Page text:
And when we run our own system, or company, to say it more clearly, we certainly cannot do without feedback. Rather, we will consistently have many points of feedback, and we may even seek out more feedback because it is critical to growing the business successfully. However, if this is our system, our company, then we know that the feedback is fully aligned with what we are trying to accomplish – build a product or service that others want. All the market and customer feedback on our product/service, as well as the feedback on our own management and work style, is highly valuable, and will help build our own company into the best it can be, while also shaping ourselves and our management style around that as well.

So, it is worth remembering that although consistent feedback is valuable, we need to remain cognizant of the fact that most feedback is aimed to shape us to a system, and we have to constantly ask ourselves, “is this actually how I want to be shaped?” And if not, maybe it is worth stepping out of that system…maybe to find another with which we are more aligned, or to create our own. 

My 10-year vision: Systematizing decision-making

High-level summary: My 10-year vision centers around creating a company or series of companies aimed at improving decision-making on 1) an individual level, and 2) an organizational task/process level.

I believe that when we actually set an intention and write things down, that significantly increases the chance that they will become reality. I’d like to write out my 10-year vision for the future, as it stands right now. I recognize that this is still quite broad, but I wanted to write it down nonetheless.

I. What I would like to focus on

One of the biggest challenges that I have in my own life is making decisions – deciding what decision to make, criteria by which to make the decision, and when to actually stop deciding and to consider the decision made and locked. As such, my 10-year vision focuses on improving decision-making, both in an organizational and in a personal context.

I envision doing this in two main ways:

1. Systematizing personal decision-making at an individual level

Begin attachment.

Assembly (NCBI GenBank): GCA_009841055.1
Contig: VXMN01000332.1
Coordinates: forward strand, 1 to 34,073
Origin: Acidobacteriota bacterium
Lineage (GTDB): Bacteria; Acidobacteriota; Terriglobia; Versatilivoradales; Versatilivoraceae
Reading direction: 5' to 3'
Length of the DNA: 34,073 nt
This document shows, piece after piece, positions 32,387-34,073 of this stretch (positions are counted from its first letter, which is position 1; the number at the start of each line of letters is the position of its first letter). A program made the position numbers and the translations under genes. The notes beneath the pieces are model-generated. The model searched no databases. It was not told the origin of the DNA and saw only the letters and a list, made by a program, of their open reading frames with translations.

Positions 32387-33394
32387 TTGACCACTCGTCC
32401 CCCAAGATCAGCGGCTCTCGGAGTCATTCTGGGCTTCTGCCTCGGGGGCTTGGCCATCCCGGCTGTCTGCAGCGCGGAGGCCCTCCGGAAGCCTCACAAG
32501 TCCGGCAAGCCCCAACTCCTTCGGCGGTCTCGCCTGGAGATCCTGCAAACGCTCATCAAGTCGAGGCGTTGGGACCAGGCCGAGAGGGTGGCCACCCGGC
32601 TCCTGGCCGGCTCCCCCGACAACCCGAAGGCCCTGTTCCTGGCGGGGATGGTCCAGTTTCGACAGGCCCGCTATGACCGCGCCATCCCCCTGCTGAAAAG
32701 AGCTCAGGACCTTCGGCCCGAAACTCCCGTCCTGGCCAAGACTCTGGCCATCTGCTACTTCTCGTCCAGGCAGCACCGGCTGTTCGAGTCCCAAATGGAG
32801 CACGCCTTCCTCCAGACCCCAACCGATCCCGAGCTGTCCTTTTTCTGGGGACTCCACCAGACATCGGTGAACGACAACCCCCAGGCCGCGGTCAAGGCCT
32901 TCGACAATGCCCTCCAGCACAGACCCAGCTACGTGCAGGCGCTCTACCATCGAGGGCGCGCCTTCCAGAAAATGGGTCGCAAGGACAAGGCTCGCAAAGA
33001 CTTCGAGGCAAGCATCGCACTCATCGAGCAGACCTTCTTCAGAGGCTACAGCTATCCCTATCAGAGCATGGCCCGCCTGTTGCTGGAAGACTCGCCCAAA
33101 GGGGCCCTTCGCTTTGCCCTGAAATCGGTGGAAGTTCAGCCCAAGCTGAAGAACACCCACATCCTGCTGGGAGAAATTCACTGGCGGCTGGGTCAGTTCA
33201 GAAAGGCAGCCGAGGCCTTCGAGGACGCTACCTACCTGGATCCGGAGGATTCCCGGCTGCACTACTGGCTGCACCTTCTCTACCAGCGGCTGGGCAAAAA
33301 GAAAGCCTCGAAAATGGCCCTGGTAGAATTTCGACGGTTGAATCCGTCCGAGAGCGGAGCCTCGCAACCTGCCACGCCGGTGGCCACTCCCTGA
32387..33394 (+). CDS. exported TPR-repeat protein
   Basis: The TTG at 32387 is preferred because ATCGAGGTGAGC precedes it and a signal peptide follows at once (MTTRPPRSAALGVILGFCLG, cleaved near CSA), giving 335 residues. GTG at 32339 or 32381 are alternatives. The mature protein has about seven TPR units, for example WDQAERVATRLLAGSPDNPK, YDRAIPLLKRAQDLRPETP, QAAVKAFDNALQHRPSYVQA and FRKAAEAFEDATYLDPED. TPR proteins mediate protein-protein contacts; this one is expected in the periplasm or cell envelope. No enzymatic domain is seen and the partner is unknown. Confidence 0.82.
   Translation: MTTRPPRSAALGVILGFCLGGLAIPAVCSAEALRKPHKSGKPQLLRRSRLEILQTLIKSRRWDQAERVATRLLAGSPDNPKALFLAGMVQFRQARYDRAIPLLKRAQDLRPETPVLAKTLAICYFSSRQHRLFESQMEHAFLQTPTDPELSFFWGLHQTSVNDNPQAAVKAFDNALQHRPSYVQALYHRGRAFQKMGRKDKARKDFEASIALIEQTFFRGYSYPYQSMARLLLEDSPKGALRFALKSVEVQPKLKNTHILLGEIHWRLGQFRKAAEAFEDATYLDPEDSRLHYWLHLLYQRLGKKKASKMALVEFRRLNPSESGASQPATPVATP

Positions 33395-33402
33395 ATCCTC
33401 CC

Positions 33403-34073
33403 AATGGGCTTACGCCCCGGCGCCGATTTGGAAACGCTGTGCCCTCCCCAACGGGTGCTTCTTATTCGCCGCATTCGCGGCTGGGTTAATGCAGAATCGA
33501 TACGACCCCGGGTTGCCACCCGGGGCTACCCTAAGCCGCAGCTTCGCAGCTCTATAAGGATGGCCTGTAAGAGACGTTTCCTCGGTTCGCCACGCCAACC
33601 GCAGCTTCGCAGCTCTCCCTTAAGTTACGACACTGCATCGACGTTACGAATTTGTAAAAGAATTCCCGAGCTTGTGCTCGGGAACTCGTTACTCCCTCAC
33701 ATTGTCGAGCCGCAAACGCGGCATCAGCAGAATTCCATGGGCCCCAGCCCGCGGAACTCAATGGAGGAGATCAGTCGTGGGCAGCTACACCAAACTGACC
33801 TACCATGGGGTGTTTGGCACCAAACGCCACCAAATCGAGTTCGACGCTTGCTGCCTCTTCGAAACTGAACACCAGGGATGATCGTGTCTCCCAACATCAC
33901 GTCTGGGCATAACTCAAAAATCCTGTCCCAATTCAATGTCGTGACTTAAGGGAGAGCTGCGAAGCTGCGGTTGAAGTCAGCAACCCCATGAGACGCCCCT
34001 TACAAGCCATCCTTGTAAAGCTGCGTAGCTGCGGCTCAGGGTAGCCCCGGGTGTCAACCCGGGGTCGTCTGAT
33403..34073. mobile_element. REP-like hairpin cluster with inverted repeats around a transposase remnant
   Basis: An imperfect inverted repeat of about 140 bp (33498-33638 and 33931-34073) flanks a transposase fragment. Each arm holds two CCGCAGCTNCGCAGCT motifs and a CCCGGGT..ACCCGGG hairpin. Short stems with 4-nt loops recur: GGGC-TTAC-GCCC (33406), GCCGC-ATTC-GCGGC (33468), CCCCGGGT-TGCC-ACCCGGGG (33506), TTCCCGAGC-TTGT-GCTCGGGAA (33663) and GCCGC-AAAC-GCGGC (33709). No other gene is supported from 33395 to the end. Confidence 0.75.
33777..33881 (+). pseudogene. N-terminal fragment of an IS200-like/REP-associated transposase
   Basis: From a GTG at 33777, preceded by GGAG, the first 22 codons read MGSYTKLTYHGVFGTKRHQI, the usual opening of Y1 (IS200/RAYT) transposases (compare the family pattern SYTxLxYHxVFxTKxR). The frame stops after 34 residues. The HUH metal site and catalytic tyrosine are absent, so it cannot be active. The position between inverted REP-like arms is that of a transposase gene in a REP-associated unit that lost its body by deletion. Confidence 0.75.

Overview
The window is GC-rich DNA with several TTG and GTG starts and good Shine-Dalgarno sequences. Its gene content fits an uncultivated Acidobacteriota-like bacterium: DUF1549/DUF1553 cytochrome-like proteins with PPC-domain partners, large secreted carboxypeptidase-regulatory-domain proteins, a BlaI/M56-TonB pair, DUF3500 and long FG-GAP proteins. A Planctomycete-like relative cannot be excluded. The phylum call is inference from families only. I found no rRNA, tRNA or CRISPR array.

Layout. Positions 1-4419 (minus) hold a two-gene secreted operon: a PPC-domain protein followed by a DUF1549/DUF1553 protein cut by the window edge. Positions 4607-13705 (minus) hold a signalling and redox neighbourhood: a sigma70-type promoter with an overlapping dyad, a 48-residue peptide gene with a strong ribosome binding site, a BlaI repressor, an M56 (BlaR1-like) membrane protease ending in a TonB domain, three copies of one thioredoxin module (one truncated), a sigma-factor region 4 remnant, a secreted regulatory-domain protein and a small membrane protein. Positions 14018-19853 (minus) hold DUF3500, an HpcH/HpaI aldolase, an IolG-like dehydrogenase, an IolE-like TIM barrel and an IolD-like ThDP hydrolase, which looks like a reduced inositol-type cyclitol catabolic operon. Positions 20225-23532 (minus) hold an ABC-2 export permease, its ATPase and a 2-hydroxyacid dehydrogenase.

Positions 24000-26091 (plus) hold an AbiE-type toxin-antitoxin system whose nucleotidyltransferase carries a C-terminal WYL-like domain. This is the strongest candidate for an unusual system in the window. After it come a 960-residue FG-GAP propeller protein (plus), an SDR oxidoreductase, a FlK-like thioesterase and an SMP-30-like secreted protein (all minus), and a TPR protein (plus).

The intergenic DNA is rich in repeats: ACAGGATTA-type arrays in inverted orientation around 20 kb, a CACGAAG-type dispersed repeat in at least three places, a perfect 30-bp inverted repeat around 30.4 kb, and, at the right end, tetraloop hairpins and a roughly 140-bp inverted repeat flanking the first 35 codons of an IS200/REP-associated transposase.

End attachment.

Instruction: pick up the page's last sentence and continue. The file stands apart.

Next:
2. Systematizing decision-making and automating complex tasks at an organizational level

II. Improving personal decision-making at an individual level

I envision simplifying decision-making at a personal, individual level. Human beings are inundated with information and decisions everyday, and it can get tiring and overwhelming at times. I believe that if we didn’t feel like every single decision was so uncertain and unclear and novel, it would minimize a lot of the stress we face, because we would realize that we have done this many times before and have an approach for dealing with this sort of problem.

Thus, I would like to create tools that enable people to sort through the chaos of this information and recognize the similarities in the situations that they face, and therefore, the similarities in the decisions that they must make. I would like to provide and facilitate the self-creation of frameworks to help individuals analyze the pattern of their past decisions and approach new decisions in an informed and clear way – by understanding what they did before, why they made certain decisions, why it did or did not work, and what they can do now that they are faced with a slightly different, but still archetypically the same, sort of decision. That is, I would like to provide individuals with the tools and frameworks to make new decisions in a confident manner.

Of course, this goes hand-in-hand with increased personal awareness and understanding of our emotions. After all, how can we know what the “right” decision may be, if we don’t know what tends to drive our personal happiness or unhappiness? (if we are solving for happiness, that is)

In order to make good decisions, we need to be very aware of our own personal strengths, weaknesses, sensitivities, biases, and more. We can only understand our emotions through careful reflection of our reaction to certain situations and decisions. We need to be aware of who we actually are. Therefore, part of the process of facilitating personal decision-making also involves a heavy element of facilitating increased personal awareness.